Thomas alleged in his statement that the piece in People magazine suggested to people that Meghan wanted to repair the relationship. But, Markle alleged in his statement, “That suggestion was false. The letter was not an attempt at a reconciliation. It was a criticism of me. The letter didn’t say she loved me. It did not even ask how I was. It showed no concern about the fact I had suffered a heart attack and asked no questions about my health. It actually signaled the end of our relationship, not a reconciliation.”
Thomas’ suggestion that Meghan was indifferent to his health is demonstrably not true—previously released desperate texts from Meghan and Harry to Thomas (in one, Meghan wrote, “Very concerned about your health and safety”) after he was reported to have had a heart attack immediately before the wedding released last year show that. But by highlighting that she didn’t enquire into his health in this particular letter, Thomas portrays Meghan as heartless and hypocritical. And mud often sticks.
Thomas says he couldn’t contact his daughter
The People article quoted a friend of Meghan’s saying of Thomas: “It’s almost like they’re ships passing. He knows how to get in touch with her. Her telephone number hasn’t changed. He’s never called; he’s never texted. It’s super-painful, because Meg was always so dutiful. I think she will always feel genuinely devastated by what he’s done. And at the same time, because she’s a daughter, she has a lot of sympathy for him.”
Thomas says this statement is full of inaccuracies about him and that it suggested he was to blame for the end of the relationship as he had ignored her.
“That was false. I had repeatedly tried to reach her after the wedding but I couldn’t find a way of getting her to talk to me,” Markle said, adding, “It was only by publishing the text of the letter that I could properly set the record straight and show that what People magazine had published was false and unfair. The article had given an inaccurate picture of the contents of the letter and my reply and had vilified me by making out that I was dishonest, exploitative, publicity-seeking, uncaring and cold-hearted, leaving a loyal and dutiful daughter devastated. I had to defend myself against that attack.”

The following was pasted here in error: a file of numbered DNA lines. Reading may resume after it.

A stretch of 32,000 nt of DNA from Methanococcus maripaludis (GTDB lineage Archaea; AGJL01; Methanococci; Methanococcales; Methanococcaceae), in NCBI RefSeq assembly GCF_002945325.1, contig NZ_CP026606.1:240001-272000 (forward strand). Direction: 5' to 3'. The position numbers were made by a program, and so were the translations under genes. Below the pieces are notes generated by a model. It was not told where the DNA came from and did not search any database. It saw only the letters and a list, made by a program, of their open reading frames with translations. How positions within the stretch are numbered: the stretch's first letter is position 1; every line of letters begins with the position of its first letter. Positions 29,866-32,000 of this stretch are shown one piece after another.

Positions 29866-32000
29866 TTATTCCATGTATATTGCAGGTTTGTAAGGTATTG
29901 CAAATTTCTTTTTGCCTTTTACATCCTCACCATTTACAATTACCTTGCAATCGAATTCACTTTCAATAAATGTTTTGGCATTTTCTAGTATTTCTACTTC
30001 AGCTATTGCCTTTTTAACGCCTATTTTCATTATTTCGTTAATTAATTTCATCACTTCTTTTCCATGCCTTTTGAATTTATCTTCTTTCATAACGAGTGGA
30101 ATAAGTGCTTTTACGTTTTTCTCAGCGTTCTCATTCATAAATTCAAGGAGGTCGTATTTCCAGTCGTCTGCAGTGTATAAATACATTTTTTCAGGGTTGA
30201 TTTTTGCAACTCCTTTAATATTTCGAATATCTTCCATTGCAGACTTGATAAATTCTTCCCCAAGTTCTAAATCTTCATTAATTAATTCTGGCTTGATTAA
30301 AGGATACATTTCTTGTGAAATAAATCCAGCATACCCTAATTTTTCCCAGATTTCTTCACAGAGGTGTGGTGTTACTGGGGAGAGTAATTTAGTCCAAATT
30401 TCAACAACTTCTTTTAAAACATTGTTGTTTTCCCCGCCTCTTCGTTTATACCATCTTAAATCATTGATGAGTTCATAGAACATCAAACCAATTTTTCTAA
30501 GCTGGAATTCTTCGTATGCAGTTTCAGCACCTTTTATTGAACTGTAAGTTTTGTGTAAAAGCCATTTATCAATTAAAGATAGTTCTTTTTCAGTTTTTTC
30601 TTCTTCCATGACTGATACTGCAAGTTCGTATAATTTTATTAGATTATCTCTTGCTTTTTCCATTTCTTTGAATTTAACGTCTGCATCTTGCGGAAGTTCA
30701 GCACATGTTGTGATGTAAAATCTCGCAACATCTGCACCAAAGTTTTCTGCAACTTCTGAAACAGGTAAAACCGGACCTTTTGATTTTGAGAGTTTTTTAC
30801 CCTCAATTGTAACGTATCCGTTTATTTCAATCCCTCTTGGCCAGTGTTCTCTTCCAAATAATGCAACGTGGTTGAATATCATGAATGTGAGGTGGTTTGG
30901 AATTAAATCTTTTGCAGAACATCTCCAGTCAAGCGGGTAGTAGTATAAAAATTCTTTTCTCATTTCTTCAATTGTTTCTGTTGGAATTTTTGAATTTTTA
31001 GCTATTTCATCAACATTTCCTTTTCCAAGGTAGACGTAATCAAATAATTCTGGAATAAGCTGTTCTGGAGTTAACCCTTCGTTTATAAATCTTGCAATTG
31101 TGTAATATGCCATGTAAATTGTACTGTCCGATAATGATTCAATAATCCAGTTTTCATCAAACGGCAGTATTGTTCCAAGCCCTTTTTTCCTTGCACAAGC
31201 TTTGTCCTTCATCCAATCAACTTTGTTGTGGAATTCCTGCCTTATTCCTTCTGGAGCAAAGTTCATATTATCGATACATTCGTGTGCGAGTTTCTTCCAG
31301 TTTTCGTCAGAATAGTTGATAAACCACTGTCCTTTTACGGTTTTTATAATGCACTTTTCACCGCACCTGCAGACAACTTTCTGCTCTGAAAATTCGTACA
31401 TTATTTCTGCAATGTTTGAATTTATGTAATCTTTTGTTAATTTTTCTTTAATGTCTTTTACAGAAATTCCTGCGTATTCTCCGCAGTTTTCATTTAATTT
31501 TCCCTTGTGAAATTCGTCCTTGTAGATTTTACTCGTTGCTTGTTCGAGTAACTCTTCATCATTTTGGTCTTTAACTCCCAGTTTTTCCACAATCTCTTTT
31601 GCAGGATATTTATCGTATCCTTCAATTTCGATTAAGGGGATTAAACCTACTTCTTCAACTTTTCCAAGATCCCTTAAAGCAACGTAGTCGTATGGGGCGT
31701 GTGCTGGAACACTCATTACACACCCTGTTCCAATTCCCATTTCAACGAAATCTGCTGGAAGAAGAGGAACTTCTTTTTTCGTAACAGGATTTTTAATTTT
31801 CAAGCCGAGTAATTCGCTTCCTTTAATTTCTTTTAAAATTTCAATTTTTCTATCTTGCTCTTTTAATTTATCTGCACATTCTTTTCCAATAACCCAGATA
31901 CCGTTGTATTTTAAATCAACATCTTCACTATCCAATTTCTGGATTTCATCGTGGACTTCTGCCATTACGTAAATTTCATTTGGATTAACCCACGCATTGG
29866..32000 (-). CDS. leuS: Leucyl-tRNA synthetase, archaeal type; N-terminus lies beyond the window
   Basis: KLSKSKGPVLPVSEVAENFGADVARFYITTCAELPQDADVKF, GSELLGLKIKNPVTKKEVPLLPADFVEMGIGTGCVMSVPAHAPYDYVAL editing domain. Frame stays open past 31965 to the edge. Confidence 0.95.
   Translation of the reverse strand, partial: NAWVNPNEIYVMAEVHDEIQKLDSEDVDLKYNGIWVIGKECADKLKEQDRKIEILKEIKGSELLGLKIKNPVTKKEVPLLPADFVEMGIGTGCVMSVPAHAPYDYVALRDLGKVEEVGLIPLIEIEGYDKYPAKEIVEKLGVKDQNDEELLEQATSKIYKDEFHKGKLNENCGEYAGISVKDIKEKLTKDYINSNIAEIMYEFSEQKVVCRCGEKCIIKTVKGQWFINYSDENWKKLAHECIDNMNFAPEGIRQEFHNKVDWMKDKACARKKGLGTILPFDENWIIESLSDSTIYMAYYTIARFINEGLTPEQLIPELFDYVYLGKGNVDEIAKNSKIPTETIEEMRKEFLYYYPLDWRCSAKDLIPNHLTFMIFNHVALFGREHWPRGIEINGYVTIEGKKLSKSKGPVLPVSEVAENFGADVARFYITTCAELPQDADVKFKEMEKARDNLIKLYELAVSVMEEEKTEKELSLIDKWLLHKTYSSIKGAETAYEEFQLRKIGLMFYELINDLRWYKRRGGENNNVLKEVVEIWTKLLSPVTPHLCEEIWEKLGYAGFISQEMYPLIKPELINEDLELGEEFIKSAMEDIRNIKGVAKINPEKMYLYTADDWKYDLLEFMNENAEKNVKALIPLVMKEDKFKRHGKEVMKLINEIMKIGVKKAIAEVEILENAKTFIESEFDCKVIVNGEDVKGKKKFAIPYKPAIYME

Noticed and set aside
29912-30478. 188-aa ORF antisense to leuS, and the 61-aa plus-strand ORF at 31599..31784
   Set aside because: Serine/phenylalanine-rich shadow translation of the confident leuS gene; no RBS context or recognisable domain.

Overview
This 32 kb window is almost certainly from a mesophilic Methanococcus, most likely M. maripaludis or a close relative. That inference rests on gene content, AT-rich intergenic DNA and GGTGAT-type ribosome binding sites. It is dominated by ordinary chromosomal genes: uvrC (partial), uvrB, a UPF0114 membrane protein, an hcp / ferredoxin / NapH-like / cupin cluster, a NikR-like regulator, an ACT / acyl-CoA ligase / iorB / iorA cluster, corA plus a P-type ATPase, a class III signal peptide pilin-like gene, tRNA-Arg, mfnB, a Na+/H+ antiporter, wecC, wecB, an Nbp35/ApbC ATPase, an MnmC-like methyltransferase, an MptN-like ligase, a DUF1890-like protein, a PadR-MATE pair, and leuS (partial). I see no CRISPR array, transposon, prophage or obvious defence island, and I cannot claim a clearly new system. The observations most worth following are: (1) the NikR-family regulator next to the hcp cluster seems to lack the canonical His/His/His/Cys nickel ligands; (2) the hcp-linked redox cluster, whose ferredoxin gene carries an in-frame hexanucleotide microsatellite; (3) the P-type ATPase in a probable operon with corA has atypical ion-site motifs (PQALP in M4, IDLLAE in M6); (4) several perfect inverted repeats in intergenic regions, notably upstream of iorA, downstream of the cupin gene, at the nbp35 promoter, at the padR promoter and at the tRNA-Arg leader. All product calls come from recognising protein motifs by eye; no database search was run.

Omid Scobie carefully denied Harry and Meghan contributed to his and Carolyn Durand’s book Finding Freedom: Harry and Meghan and the Making of a Modern Royal Family, but the Mail alleged her top staffer fact-checked it.
In a letter read out in court, writer Omid Scobie made a carefully worded statement that “neither Ms. Durand nor I had any discussions with the Duke or Duchess for the purposes of the book.”
Of course, that’s not quite the same thing as saying that Harry and Meghan didn’t arrange for private information, such as the nature of Harry’s uncharitable thoughts toward his “snobbish” brother when William referred to Meghan as “this girl”, to be passed along to Scobie and Durand.
There is certainly a tension between Scobie’s statement and that given by Ted Verity, the editor of the Mail on Sunday on this issue. Verity alleged that a well-placed royal source told him that Sara Latham, Meghan Markle’s most senior royal aide at the time, fact-checked the book to “make sure” the authors “got nothing wrong.”
However the reliability of Verity’s source is undermined somewhat by another claim they made to Verity that: “Omid Scobie was given a copy of the Claimant’s letter and that was going to ‘one of the big reveals’ in the Book.”
Scobie categorically denied seeing a copy of the letter in his witness statement. Not only does it seem unlikely he would have blithely perjured himself, but if he had seen the bombshell letter, one imagines he would have used it in his book—as Verity suggests he was planning to. Scobie actually just quoted sections of the letter published in the Mail, which he says he read in the newspaper like everyone else.
Sara Latham and other palace aides known as “The Palace Four,” will give evidence if called.
If ANL can prove Verity’s claim that Sara Latham, Meghan’s director of communications at the time, did indeed read and “fact-check” an advance copy of “Finding Freedom”, it will have landed a major blow on Meghan’s reputation. And proving it may be simply a matter of asking the right question. In a statement issued on her behalf, lawyers said she would be willing to give evidence if called for either side.
The letter also covered the position of another three formerly senior press aides in Meghan’s press team—Samantha Cohen, Christian Jones and Jason Knauf—who along with Latham have been dubbed “the Palace Four.” Teasingly, their attorneys said, “our preliminary view is that one or more of our clients would be in a position to shed some light” on whether or not Meghan “directly or indirectly provided private information (generally and in relation to the Letter specifically) to the authors of ‘Finding Freedom.’”